Anyway, I liked it enough to immediately grab a copy of Mr Madsen's second novel - 'Confessions of a Flesh-Eater'. Having read (well, devoured, appropriately enough) the entire thing in record time, I am moved to say that this is the best book I've read in a while - or at least, the one I have most enjoyed, which is the only thing that really counts. Here we have a tale that is gorgeously, unctuously, exorbitantly horrid - deliciously so. A midnight feast composed of secrets and secretions! Our protagonist and narrator is the chef, the soi-disant genius, the amoral murderer, the gilded narcissist, the one, the only, Orlando Crispe. We follow his career, from the earliest stirrings of his longing for flesh - to consume it, to be one with it, to absorb it, as he puts it - via his culinary training (conventional and extra-curricular), his murders, his cannibalism, all the way to his prison cell. Along the way he shares his favourite recipes, some of which will make you reappraise Heston Blumenthal's most involute offerings as veritably vanilla. He also lays out his philosophy - 'Absorptionism' - which is, I suppose, the x-rated, anthropophagic version of the Circle of Life.

It's a funny book, too, which doesn't always go well with sensuality on this scale, but here it works magnificently. I particularly like the way Mr Madsen uses cliché - for example, he can introduce a character who is a Neo-Nazi sado-masochist, the very idea of which is quite groan-inducing, and have you not only laughing at the poor fellow but sympathising with him as well (him and his favourite stitched leather strap - because your straight-backed Aryan seeker after chastisement must have one of these!). There are no straightforwardly admirable or likeable characters in the entire thing; all of them are delightfully dreadful. And yet you can't really hate any of them - not even Orlando. He's so… he's so… earnest, I think is the word. And handsome: a trait he uses to his advantage at every opportunity. At last, the blond amoral anti-hero who could!

In some ways I am forced to compare this book with 'The Debt to Pleasure' by John Lanchester, another book I loved (and reviewed here), featuring another narcissistic, amoral gourmet as narrator. I think I like 'Confessions' more, however. There's something about this book that I'm having trouble pinning down here - it's certainly a wonderfully entertaining, elegantly gross affair, but there's more to it than that. Perhaps it's only that it has reminded me, yet again, of the sheer power of language. The sheer sensual potency of words. I want there to be more books like this - books that have savour, that are like food, that are intense and addictive, nourishing and fattening and mouthwatering. There must be more of them out there. Where do they lurk?! Tell me!! (I'm thinking some of 'em may well be hanging out at Dedalus Books, Mr Madsen's estimable publishers. Incidentally, I note whilst browsing their website that somebody has bought the film rights to 'Confessions of a Flesh-Eater'. I'm… flabbergasted. This is one of those books where, as you read, you are thinking, "They could never make a film of this!" I slightly hope they never try, because it could only ever be a bowdlerised disappointment or an icky-sticky spurt of not-quite-pornography.)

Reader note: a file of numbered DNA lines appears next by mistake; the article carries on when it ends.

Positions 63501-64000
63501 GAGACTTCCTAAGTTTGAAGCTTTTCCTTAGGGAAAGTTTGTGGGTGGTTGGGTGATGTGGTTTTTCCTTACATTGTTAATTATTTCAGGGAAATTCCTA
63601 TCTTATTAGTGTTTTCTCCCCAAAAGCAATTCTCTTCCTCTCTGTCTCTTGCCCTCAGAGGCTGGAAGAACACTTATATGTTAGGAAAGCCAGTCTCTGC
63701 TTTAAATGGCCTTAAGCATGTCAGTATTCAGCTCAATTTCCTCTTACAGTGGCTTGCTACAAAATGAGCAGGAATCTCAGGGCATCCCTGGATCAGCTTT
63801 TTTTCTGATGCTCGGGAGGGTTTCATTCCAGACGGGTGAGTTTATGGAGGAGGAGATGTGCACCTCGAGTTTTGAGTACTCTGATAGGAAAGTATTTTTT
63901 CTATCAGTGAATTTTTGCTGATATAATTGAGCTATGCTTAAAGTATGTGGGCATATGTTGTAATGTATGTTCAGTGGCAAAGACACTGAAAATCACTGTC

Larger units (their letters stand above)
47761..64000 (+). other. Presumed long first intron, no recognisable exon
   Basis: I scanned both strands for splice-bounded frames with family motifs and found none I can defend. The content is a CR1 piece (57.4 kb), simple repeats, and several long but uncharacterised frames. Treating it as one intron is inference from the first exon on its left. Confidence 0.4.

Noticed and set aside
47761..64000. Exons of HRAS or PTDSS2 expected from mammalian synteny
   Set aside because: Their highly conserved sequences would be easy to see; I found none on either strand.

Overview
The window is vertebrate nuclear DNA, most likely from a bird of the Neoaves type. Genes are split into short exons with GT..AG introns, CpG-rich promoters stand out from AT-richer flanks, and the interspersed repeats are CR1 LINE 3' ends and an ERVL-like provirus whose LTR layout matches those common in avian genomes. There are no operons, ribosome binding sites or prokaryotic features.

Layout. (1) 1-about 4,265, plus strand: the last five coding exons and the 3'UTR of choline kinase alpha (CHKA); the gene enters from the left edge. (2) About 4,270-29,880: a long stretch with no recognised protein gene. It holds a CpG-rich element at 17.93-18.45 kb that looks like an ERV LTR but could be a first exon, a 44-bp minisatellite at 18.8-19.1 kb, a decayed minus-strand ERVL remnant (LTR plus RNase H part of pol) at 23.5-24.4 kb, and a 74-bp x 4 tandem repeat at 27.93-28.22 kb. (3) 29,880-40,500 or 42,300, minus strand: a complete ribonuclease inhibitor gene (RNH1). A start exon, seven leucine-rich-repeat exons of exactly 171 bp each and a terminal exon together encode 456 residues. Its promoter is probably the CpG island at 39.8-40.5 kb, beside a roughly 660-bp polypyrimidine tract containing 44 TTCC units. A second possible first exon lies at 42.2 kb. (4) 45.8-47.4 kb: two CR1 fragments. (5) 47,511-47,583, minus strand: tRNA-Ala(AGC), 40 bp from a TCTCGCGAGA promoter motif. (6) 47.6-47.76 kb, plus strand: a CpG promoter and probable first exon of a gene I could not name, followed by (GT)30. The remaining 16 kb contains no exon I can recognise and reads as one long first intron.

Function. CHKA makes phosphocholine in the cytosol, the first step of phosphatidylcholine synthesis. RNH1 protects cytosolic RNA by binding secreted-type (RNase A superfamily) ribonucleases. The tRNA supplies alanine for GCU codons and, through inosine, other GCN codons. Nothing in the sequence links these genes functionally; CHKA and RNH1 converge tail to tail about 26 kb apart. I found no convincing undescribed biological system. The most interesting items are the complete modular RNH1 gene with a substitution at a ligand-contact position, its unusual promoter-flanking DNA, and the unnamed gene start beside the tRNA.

Yes, I have to say I am not fond of dry prose. (You could probably tell that from my own mode of expression!!) On the other hand, I don't like it to be slack and sloppy either. Well-marshalled, disciplined, but beaucoup de jus is how I want it, thank you. In an ideal world that goes for my dinner, too, though I'd rather not eat people unless I absolutely have to. Dang - there I go again, bein' all parochial 'n' petit-bourgeois 'n' moral… sorry, dear Maestro Orlando…!

…On which note, it's well past the time for a palate-cleansing cup of tea. I think you should have one, too. (Being Didactic Again!)

Does Vile + Venal = Vinyl?

…I think only in certain cases. Might the mythick off-duty habits of members of Led Zeppelin comply with the spirit of the equation? You Tell Me… :-)

Anyway, I only ask because I've been out buying lps again. Yesterday saw the return of the regular Second-Hand Music Fair to Exeter, and the David and I spent an interesting few hours turning over the stock.

Serviceable CivilitiesCollapse )

Cosmic Sparks & Pastel PaintworkCollapse )

Planetary Reflections in Moodily Depicted ChaosCollapse )

One Closing GrotesquerieCollapse )

Eavesdrop, snoop, and sigh with yearning...

This journal is not a private diary, it is more like an occasional, imaginary column. Therefore, much of it is on public display. However, if you want to read my occasional attempts at creative writing, my Caution Elf tells me I should only show that stuff to my friends. You know what to do. :-)

NB: If you add me in an unsolicited fashion, please introduce yourself. Otherwise I will probably ignore you.